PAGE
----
Your project draws an interesting parallel with fan films such as ones featured on theforce.net and Machinima, are you involved in any of those communities? Do you think this is something that may start becoming more popular with computer games?

We aren’t involved in any fan film organizations of any kind. I’ve heard of TheForce.net many times before, but for some reason have never taken much interest in it. When you look at the amount of films out there based on computer games, there really isn’t that many at all. I think our film will either crash and burn like many game-based films out there or it will be better than expected and might even show that game-based films can actually turn out well. The one thing I want to be for this project is true to the game. I want everything to abide by the Half Life universe, and I especially want the action scenes to incorporate everything which the game does. I really want you to feel like you’re playing the game when watching the film. This means little dialogue, little music, extremely heavy atmospheres; the works. I see it very clearly in my mind and therefore I’m very persistent with my ideas when the team has to decide how a certain shot is constructed. Many people think that a Half-Life movie (or any game-based film for that matter) wouldn’t work, but I believe that anything’s possible in the movies.

The amount of traffic and replies you’ve received from your work on various forums has been huge to say the least, how have you found peoples reaction to your work and Seven Hour War?

Many people are interested in what I’ve done, there’s no doubt about that. Hundreds of people have downloaded trial versions of the software I use to attempt it themselves. I’m actually rather surprised about people’s reactions to SHW, though, I was expecting a greater reaction to a Half Life 2 short film than some pictures of a Super Soldier in my backyard. My MSN Messenger became so full of contacts that I actually hit the limit and had to open up a new account.

What are the most common questions you get asked in regards to the project and HDR in general?

The most common question has to be “Can you teach me how to do that?” People want to know the details so quickly that it’s unbelievable. It’s like knocking on NASA’s door and asking “How did you build that rocket?” People instantly assume this is something you can learn within a day or two. I’ve been doing this for about 2 or 3 years and I still haven’t quite mastered it. The next most common question is “Where did you get your sphere?” At least this is a realistic question. I was baffled by it for a long time when I started out. I tried Christmas decorations, ball bearings, even hub caps, until finally I bought a 15cm garden ornament and stuck it on a tripod using a threaded hole I cut through the bottom. It’s been perfect ever since, it just needs a good polishing every now and then!

What are the biggest misconceptions you’ve found from people in respect to HDR rendering?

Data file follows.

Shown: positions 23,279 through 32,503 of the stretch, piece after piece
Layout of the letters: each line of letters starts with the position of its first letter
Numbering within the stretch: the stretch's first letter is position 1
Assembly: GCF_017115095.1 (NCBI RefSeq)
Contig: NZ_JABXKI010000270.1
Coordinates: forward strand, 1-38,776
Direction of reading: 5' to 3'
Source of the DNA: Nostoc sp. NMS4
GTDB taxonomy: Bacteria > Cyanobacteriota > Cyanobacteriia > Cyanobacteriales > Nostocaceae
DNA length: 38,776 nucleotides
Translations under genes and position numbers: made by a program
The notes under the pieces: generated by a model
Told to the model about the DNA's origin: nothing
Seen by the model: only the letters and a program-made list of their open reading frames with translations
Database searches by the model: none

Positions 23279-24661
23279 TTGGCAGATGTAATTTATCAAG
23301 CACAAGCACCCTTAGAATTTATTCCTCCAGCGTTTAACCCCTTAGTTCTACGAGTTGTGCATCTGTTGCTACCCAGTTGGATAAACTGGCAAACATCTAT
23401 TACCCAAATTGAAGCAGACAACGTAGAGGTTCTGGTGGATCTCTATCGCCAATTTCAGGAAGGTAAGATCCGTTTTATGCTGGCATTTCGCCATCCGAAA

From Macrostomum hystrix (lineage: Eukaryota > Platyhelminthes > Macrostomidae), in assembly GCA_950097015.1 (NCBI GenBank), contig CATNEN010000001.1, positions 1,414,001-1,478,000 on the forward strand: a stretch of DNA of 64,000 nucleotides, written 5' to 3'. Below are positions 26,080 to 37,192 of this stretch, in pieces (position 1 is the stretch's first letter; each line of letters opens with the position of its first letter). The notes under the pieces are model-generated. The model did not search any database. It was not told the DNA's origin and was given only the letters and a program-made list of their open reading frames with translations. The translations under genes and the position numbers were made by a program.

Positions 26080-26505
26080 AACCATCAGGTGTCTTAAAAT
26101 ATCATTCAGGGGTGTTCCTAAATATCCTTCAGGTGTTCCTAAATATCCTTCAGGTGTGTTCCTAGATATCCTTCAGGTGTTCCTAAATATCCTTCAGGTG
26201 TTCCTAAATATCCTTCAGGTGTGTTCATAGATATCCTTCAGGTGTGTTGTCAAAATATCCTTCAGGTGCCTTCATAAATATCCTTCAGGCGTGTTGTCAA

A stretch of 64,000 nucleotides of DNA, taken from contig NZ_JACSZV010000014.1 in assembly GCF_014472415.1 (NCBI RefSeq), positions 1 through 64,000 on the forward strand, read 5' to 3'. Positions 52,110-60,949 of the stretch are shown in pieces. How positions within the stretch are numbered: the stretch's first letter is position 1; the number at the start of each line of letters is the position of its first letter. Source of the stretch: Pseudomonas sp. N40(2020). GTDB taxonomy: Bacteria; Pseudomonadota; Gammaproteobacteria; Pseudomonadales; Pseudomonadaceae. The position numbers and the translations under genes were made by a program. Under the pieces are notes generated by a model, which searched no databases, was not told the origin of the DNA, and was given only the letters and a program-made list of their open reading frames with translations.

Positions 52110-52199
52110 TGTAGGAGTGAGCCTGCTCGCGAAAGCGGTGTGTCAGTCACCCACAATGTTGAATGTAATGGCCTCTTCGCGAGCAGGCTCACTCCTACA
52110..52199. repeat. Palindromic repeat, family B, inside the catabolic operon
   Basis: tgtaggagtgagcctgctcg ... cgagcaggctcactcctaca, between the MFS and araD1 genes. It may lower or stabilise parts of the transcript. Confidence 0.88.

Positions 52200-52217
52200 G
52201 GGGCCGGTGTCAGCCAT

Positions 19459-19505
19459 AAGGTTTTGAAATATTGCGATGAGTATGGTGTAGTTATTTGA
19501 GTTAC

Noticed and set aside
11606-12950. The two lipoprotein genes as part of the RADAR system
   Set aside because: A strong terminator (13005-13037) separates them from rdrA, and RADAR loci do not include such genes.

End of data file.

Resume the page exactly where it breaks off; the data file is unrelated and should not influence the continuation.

The biggest, by far, is that people assume it’s an easy job. Only when they open up a trial version of the software do they realize it’s a much more complicated job than it appears to be. They get one program, and then they realize they need another one, or they have no idea how to do this or that, and so on. There have been many misconceptions in the past, some crazier than others. There was even one fellow on Fark.com who confidently stated that it’s all done in Photoshop. Then again, you can’t blame someone for getting the wrong ideas, this isn’t exactly the most common activity going around now is it?

How long did it take you to get up to speed on HDRI rendering techniques? Are there any people or sites you can specifically attribute to your learning process?

When I first started out with HDRI based rendering (back when I was using Cinema 4D) I was astonished by what you could achieve with it. I already had a background of about 2 years of rendering and graphics work, so this technology had me extremely excited. I got the hang of it eventually, and then switched to 3DSMax, practically having to start all over again. I came to grips with Brazil, a rendering engine from Splutterfish, and started learning how to create my own light probe images. Only once I started rendering HL2 characters into photos did I get into light and camera matching. If you compare the first few images I posted on the Facepunch forums to the latest ones, you’ll see that things have got a lot better. The biggest contributor to my progress is practice and experimenting. I know it’s an old and boring saying, but practice really does make perfect.

What drew you to creating HDRI specifically? Why not use some other lighting method?

HDRI based lighting is used to illuminate a synthetic scene using lighting captured from real-life; this is something you’ll spend hours doing using omni lights and area lights, and is why I got so interested in HDRI technology in the first place. A calibrated double-sided HDRI map will give you extremely realistic results when rendering synthetic things into a real-life photograph, and it’s something of great satisfaction when you’ve done everything as accurately as you can.

Is HDR truly as quick and easy as people think it is? How fast is it when compared to creating a lighting setup using regular lights? What are the advantages of using a HDR environment for lighting/reflections as opposed to just a normal LDR background with a normal lighting setup?